Natural climate solutions (eg, planting trees) is also a great way to combat the effects of climate change.

What makes you truly happy?

Challenging the status quo to create positive change.

What do you love the most about being a rural woman?

Having the freedom and flexibility to do what is important to me.

Tell us about a time when you felt worried about your own or someone else’s health, safety or wellbeing.

Mental health is a big challenge for many, and it expresses itself in many ways, from subtle challenges in everyday life to burnout and incapacitation for periods of time. Mental health is just as important as physical health.

Generosity, kindness, empathy and patience go a long way in nurturing others to reach their full potential, at whatever stage they are in life.

What practical things did - or could - you or someone else do to prevent yourself or someone else from getting hurt?

Take the time to talk about challenges and ways to set healthy boundaries before things get too out of hand or result in an accident. As a recovering perfectionist, I have learnt that good enough, is quite often good enough (and no one notices!). It helps to remove some of the self-imposed pressure and unrealistic expectations.

Also, take the time to SLOW DOWN!

"It's okay to say no, create healthy boundaries and put your needs first. I quite like using the complete sentence: “Sorry, I am unable to do that at the moment” – no qualifiers needed."

Mary Retallack, Crafers West, South Australia AU Tweet this

Is there a time, place or scenario when your partner or those you work or spend time with are more willing to make changes to the way the work is done, or are more open to making safer, healthier choices?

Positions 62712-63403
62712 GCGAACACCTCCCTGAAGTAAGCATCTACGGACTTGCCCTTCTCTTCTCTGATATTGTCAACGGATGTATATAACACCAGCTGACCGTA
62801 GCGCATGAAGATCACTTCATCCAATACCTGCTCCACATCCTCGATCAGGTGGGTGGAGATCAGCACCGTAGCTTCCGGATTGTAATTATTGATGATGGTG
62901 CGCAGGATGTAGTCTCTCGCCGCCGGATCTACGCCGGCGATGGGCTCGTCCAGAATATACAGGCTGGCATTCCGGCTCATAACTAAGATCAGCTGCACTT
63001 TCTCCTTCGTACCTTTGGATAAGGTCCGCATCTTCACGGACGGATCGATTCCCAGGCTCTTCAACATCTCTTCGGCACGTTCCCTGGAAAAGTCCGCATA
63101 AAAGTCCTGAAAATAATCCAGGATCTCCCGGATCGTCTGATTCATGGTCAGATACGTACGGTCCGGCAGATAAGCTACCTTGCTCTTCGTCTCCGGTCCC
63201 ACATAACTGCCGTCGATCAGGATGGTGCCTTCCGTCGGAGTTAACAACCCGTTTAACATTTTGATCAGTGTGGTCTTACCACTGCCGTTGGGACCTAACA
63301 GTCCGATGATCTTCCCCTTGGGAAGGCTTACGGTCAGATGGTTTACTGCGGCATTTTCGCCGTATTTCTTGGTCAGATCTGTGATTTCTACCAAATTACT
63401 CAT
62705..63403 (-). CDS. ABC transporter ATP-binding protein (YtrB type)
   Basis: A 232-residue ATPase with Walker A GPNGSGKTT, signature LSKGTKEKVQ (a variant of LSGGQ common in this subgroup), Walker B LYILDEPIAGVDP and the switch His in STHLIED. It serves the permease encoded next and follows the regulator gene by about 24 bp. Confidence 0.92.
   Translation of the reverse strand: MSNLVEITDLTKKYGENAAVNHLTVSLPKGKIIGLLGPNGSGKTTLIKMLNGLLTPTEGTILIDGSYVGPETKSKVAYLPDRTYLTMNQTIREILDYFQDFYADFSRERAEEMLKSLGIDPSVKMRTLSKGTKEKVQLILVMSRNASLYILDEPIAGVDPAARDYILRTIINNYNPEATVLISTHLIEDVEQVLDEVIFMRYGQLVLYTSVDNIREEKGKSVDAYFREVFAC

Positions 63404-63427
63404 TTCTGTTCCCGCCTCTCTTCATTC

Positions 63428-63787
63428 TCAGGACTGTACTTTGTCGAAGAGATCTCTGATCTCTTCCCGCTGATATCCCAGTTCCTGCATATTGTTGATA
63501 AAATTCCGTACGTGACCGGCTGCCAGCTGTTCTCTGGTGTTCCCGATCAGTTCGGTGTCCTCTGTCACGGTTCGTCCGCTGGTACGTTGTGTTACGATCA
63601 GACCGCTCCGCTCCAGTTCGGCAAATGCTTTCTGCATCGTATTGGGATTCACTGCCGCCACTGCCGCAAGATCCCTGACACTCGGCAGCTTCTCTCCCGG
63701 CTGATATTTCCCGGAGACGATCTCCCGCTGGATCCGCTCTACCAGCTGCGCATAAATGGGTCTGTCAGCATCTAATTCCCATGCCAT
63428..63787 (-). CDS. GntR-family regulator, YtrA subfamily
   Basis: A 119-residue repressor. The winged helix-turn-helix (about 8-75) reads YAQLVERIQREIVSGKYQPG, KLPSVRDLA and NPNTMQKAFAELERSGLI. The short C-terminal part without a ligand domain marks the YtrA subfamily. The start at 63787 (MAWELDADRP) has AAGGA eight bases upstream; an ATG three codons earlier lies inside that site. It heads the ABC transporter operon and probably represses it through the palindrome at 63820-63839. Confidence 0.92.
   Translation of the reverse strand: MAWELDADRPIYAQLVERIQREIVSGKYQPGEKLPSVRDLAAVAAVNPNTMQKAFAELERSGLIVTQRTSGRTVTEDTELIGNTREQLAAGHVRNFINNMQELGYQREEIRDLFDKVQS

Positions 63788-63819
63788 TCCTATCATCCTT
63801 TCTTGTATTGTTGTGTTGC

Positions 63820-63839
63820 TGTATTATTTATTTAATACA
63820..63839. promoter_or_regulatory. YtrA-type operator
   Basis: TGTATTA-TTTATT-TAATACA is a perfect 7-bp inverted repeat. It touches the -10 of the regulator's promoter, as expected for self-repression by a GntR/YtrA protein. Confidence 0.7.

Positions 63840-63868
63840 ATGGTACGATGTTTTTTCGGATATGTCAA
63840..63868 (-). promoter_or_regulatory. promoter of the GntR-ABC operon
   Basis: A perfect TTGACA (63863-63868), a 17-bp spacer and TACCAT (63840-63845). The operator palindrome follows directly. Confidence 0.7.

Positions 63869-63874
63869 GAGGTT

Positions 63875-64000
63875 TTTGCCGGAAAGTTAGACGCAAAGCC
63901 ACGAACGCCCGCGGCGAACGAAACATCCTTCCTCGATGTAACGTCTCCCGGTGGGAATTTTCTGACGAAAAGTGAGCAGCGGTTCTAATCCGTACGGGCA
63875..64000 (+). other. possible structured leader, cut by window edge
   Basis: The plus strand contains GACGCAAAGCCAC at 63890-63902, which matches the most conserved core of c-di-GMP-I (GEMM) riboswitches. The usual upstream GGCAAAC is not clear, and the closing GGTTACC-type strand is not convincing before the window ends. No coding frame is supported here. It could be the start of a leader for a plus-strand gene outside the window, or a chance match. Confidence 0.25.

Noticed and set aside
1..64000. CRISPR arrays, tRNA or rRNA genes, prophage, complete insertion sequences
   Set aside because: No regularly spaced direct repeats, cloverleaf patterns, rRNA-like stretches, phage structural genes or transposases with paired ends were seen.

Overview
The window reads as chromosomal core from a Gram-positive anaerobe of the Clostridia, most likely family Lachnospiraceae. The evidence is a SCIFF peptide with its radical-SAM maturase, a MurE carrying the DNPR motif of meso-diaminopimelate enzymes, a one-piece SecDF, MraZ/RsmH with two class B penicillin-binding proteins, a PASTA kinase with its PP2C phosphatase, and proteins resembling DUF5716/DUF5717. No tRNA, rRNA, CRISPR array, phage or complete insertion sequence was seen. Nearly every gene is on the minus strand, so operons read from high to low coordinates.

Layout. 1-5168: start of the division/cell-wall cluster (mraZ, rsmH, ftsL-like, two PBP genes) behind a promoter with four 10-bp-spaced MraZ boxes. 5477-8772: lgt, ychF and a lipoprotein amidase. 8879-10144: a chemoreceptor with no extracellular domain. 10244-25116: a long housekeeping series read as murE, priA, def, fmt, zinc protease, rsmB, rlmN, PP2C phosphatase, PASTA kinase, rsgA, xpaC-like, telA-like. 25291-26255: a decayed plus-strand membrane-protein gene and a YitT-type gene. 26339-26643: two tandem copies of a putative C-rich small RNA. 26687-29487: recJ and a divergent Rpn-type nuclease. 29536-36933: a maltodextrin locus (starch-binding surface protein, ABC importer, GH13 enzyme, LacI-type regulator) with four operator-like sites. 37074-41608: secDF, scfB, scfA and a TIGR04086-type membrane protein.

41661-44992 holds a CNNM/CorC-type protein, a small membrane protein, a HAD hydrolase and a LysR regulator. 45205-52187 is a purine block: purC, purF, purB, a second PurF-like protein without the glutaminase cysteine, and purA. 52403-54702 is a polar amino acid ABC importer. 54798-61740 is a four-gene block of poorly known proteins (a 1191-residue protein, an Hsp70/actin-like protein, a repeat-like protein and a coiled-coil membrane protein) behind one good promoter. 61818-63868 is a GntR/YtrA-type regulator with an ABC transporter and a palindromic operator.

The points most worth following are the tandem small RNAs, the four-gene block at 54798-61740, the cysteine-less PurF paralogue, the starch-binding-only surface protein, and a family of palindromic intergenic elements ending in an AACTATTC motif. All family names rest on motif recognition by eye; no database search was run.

Usually, when things go wrong the change is a reactive response. Wouldn’t it be great if we could head things off when they are small and before they become big challenges?

Leading by setting expectations and following through with lots of small incremental changes can result in positive outcomes especially when cultural change is the goal.

If you could give any advice to another rural woman about health, safety and/or wellbeing in rural industries and communities, about influencing change in business - or just in general - what would it be?

Ask yourself, is it in my best interest? It is okay to say no, create healthy boundaries and put your needs first. I quite like using the complete sentence: “Sorry, I am unable to do that at the moment” – no qualifiers needed.

Take time out every day to recharge (schedule it in your diary). I walk the dog before I start my work day, I highly recommend it!

Is there anything else you'd like to share?

Don’t be too hard on yourself – life is a journey and we are all learning.

PS. I’d like to share that Alex is a bloody legend, too!

Share your story!

Everybody knows someone who could be making smarter, safer and healthier choices.

No matter what role you play, where you live or what you do, we all have a responsibility to look out for the health, safety and wellbeing of ourselves and those around us.  

30 years ago no-one wore seatbelts. Today we do it without even thinking about it.

Join the conversation today.